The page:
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Methodists, prosecutors scold AG Sessions over border policy

U.S. Attorney General Jeff Sessions speaks on immigration policy and law enforcement actions at Lackawanna College in downtown Scranton Pa. on Friday

US Attorney General Jeff Sessions said Monday that US policy to separate illegal immigrant children from their families is aimed at ending "lawlessness" at the border.

Sessions was speaking Monday in New Orleans at the National Sheriff's Association conference. That means children must be taken from their parents at the border because children can't be sent to jail.

"What's happening on the border is having a direct impact on what's happening in New Jersey", New Jersey Attorney General Gurbir Grewal said in a statement.

The letter says the policy would be "illegal under most state laws" and claims it directly interferes with the jobs of local, national and worldwide law enforcement officials.

"Put simply, the deliberate separation of children and their parents who seek lawful asylum in America is wrong", the letter states.

Rep. Frank Pallone (D-NJ 6th distirct) talks about visiting five immigrant detainees being detained at the Elizabeth Detention Center on Sunday, June 17, 2018.

This comes less than a week after Sessions defended the administration's zero-tolerance policy at the border by saying, "I would cite you to the Apostle Paul and his clear and wise command in Romans 13, to obey the laws of the government because God has ordained them for the objective of order".

In a statement, Swanson, who is also a DFL candidate for governor, reiterated her opposition to the policy, which has resulted in almost 2,000 children being separated from their parents since April.

President Donald Trump has repeated a false claim the policy is a result of standing immigration law, an excuse the letter sharply rejects and urges Trump to fix.

Trump's order said the government would maintain a "zero tolerance" policy toward those who break the law, but the senior USA official, asked to explain how the government would change enforcement practices, said Border Patrol agents were instructed Wednesday evening to stop sending parents with children to federal courthouses for prosecution.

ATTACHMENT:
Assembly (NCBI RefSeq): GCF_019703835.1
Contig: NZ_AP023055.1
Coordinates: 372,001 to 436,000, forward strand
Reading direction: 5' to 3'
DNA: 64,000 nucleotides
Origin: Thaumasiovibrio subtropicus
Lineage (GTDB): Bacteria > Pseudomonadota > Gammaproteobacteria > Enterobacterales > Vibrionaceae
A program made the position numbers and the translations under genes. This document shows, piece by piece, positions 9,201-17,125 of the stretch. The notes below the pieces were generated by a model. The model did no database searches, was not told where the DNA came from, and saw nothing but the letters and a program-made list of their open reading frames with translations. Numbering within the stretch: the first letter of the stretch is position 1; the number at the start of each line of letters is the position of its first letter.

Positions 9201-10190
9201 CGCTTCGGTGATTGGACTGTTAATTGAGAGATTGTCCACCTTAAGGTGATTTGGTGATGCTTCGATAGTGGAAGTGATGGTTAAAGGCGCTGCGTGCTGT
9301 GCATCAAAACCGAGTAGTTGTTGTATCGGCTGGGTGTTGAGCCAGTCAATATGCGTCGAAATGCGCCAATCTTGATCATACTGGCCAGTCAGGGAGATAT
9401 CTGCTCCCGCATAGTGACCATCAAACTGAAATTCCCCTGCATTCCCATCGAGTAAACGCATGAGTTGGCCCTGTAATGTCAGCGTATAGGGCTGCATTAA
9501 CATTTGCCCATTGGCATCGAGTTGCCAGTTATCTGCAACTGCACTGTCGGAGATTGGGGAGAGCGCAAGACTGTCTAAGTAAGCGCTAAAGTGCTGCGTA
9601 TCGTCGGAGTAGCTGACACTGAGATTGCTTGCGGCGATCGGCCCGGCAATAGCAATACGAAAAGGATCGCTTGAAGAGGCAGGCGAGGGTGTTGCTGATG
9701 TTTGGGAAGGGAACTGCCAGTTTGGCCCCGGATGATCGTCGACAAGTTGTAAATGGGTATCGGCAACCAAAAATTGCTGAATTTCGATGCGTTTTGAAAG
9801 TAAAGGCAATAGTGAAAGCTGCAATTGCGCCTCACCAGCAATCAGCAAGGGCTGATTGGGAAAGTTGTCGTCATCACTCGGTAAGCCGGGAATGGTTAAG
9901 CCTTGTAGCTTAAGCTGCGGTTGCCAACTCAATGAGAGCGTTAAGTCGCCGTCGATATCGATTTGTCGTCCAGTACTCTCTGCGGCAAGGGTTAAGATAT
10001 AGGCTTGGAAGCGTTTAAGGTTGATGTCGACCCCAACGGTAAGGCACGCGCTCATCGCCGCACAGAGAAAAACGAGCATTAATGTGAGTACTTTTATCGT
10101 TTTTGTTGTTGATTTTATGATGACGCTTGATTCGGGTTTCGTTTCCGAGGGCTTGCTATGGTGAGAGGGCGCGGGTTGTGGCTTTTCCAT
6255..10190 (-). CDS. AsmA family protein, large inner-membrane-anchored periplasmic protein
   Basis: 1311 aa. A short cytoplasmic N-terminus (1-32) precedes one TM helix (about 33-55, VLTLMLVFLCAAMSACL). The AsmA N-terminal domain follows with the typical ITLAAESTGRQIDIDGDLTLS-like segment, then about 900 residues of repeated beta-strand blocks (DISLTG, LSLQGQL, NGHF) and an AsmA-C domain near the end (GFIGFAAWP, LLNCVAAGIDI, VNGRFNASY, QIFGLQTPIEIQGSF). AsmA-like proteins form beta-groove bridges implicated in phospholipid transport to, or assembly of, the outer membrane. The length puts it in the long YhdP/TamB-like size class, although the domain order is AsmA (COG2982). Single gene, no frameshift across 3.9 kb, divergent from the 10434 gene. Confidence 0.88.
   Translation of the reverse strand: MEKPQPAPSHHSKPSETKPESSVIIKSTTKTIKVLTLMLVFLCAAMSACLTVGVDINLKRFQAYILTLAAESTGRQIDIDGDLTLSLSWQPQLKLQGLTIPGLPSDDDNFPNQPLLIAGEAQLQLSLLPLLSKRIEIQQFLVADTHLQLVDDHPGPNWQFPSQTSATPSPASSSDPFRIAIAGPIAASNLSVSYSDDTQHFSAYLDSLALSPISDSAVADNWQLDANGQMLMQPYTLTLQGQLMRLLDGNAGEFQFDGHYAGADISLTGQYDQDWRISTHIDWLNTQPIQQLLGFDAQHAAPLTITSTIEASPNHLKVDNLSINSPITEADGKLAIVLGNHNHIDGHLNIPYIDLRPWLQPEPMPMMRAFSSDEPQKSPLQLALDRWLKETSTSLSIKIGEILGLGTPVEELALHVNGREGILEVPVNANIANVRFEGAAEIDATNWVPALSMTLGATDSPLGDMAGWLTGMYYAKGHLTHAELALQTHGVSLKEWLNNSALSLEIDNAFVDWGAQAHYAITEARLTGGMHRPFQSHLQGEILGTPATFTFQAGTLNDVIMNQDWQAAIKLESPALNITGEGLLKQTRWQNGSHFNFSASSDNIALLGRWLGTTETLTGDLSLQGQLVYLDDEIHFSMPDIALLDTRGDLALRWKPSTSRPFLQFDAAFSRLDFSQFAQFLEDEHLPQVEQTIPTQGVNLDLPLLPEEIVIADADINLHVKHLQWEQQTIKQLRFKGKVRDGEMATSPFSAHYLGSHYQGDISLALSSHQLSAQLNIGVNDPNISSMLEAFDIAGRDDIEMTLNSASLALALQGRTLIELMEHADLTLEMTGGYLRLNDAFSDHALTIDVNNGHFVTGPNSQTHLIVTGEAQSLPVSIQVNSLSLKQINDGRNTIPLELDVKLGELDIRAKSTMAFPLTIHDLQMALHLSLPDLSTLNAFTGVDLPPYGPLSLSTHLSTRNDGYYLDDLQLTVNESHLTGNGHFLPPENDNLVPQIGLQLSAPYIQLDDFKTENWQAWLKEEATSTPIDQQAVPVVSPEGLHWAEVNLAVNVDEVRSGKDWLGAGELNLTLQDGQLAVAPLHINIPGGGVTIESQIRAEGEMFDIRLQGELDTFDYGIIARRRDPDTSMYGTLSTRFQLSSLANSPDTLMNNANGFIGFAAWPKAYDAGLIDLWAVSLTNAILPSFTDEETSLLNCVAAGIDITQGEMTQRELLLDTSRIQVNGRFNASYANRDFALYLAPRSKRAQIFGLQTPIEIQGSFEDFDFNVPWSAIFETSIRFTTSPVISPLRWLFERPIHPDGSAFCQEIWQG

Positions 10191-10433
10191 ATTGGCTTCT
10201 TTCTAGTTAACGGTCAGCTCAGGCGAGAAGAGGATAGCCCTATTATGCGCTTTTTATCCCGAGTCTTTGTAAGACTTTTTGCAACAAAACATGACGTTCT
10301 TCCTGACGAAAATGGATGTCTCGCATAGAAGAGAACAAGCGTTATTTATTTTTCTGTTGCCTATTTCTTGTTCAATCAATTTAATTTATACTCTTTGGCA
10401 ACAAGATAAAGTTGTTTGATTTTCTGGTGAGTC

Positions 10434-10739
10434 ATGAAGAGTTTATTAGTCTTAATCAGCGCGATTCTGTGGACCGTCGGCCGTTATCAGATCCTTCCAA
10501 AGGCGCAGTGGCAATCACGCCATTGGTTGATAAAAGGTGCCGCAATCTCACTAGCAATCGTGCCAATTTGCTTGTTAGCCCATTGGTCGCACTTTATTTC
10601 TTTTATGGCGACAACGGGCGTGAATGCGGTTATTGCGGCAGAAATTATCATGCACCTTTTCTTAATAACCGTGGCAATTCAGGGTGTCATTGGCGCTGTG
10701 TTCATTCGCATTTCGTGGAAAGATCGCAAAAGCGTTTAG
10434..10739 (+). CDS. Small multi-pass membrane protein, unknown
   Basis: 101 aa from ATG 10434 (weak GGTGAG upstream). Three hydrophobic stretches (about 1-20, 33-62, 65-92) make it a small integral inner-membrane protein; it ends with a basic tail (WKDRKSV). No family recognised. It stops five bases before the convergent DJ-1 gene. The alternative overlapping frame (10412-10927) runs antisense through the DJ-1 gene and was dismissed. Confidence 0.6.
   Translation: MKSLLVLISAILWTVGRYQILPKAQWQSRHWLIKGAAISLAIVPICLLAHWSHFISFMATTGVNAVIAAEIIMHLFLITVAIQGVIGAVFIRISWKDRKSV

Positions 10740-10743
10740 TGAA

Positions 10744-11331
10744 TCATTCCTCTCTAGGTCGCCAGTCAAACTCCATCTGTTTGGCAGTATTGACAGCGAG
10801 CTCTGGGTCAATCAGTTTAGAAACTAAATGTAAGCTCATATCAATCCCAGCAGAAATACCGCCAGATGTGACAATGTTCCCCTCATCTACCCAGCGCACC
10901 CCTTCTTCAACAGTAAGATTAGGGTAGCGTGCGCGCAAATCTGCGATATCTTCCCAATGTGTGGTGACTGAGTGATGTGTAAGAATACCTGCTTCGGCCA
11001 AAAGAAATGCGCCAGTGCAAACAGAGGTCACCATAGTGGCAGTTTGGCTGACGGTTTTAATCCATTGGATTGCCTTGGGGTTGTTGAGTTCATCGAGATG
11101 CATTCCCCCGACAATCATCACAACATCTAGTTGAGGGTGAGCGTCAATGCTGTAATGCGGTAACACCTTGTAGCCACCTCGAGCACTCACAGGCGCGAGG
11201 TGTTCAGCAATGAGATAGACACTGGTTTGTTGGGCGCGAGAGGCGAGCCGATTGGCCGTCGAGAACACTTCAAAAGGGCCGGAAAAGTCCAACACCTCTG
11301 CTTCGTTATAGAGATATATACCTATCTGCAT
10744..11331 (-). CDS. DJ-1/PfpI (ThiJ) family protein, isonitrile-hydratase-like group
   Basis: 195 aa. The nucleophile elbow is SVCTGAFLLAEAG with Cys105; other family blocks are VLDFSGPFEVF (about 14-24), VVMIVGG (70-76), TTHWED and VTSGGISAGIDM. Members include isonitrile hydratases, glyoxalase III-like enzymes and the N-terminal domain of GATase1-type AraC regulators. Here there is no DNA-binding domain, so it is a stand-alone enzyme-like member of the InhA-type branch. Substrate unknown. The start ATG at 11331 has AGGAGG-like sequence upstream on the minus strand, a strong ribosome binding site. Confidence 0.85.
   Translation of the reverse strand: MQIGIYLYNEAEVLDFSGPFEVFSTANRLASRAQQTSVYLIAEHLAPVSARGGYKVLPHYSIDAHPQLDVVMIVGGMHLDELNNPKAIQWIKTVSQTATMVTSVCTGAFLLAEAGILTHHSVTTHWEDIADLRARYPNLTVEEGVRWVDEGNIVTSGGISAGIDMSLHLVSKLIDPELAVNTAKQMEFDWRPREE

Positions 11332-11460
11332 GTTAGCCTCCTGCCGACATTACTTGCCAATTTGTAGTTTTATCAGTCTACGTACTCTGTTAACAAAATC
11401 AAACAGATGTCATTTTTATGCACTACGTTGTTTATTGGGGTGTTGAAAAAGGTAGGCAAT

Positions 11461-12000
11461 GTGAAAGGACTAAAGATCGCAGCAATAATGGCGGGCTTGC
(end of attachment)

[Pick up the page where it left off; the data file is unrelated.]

While layman in the Methodist denomination does not typically have charges brought against them in this manner, Sessions' unique position of power has motivated those in his denomination to take action.

Hunton & Williams partner Tim Heaphy, a former USA attorney for the Western District of Virginia who helped organize the letter, said Tuesday it was unusual for former US attorneys to speak out on administration policies, but noted there was bipartisan consensus on the issue.

"We don't want to separate families, but we don't want families to come to the border illegally and attempt to enter into this country improperly", he said in May.

Beyond that, referencing their collective background expertise, the letter points out that no prior administration of either party has implemented such a blanket policy that ignores the necessary balance of "effective enforcement and deterrence with humanity and compassion".

When he announced the policy's implementation, Sessions noted it would likely deter migrants from trying to cross into the country.

"And hopefully change his heart and lead him to not just stop doing what he is doing, but to change that and do what is right", Wright said.

"It is painful", Sessions said.

"As a father, it is unthinkable that our government would forcibly and unnecessarily pull children away from their parents", said Attorney General Becerra.

The church's complaint charged that Sessions violated the United Methodist Church's book of Discipline as well as its code of laws and social principles.

"I would cite you to the Apostle Paul and his clear and wise command in Romans 13, to obey the laws of the government because God has ordained the government for his purposes", Sessions said in a speech to law enforcement officers in Fort Wayne, Ind., according to The Washington Post.